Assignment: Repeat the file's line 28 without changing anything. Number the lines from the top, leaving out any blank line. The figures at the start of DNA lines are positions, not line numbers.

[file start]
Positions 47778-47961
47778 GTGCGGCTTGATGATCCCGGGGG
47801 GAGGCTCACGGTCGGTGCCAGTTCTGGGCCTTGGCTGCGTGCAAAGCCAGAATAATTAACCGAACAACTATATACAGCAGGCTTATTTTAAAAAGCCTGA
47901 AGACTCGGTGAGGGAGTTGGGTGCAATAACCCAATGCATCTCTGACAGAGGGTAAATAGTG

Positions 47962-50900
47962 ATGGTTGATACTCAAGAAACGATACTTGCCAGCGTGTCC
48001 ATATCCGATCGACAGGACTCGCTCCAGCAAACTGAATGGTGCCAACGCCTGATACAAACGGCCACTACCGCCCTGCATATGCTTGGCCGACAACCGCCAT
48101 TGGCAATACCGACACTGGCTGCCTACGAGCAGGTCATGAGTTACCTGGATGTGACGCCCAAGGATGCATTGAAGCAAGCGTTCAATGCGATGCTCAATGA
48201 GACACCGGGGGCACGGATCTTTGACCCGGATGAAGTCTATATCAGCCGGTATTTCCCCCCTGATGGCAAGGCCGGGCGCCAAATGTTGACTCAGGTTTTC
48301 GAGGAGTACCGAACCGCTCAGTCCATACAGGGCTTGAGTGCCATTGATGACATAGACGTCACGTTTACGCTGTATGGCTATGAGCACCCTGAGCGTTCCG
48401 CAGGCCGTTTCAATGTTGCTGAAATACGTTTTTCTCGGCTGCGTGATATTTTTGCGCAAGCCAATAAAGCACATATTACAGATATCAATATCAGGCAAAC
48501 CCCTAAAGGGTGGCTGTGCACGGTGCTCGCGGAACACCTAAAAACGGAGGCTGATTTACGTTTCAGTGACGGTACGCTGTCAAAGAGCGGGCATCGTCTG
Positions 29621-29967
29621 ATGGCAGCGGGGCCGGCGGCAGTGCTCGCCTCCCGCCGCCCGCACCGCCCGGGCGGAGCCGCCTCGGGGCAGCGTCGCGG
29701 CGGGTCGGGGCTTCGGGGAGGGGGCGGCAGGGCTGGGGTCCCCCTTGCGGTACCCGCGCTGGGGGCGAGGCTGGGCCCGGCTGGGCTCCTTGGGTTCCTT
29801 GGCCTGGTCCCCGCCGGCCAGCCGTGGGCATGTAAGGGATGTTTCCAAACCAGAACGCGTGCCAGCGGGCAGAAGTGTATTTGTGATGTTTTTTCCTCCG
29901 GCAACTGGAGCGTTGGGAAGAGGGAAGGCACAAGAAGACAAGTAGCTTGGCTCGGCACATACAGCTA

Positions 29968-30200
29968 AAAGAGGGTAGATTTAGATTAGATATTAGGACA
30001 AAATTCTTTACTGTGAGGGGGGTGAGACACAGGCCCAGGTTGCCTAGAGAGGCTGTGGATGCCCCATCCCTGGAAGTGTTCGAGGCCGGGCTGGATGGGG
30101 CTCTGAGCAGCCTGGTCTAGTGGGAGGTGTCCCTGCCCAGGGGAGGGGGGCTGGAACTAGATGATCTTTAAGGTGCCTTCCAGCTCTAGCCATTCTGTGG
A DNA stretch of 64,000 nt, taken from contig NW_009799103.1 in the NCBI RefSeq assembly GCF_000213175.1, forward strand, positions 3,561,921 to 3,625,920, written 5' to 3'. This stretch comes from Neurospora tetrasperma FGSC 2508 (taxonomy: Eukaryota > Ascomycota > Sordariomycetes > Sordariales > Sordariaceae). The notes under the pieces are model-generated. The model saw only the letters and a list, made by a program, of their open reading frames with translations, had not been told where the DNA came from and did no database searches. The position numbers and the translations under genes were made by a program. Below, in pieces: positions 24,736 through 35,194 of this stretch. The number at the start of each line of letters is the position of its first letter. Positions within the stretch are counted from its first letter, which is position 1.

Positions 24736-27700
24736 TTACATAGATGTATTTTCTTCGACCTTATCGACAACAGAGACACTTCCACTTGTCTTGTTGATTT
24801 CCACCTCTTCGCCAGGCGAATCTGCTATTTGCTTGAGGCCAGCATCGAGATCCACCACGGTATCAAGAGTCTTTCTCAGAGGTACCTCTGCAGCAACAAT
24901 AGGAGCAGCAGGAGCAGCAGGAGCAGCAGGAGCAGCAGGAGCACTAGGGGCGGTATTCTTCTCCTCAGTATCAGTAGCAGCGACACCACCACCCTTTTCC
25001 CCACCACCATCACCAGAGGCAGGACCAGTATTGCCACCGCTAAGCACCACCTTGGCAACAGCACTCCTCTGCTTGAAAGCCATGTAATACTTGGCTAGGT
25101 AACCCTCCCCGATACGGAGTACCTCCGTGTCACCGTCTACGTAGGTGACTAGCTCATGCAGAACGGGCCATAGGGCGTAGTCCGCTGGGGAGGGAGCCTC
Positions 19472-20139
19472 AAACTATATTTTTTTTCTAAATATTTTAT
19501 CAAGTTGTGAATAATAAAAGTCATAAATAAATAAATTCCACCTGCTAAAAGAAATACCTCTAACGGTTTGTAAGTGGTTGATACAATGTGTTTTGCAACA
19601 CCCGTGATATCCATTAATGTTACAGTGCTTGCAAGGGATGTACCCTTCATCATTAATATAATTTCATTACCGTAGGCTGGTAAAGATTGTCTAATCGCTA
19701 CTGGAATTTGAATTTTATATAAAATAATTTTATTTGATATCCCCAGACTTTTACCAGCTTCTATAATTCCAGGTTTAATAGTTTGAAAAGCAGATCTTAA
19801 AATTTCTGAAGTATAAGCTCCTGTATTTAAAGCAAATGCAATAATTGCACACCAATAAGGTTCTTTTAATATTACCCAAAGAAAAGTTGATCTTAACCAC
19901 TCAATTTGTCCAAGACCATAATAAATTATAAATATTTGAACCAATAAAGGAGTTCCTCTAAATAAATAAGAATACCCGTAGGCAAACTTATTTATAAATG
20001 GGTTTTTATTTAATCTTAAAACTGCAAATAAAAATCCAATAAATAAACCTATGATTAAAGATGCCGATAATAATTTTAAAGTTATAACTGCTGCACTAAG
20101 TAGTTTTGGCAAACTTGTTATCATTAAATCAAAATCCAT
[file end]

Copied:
25101 AACCCTCCCCGATACGGAGTACCTCCGTGTCACCGTCTACGTAGGTGACTAGCTCATGCAGAACGGGCCATAGGGCGTAGTCCGCTGGGGAGGGAGCCTC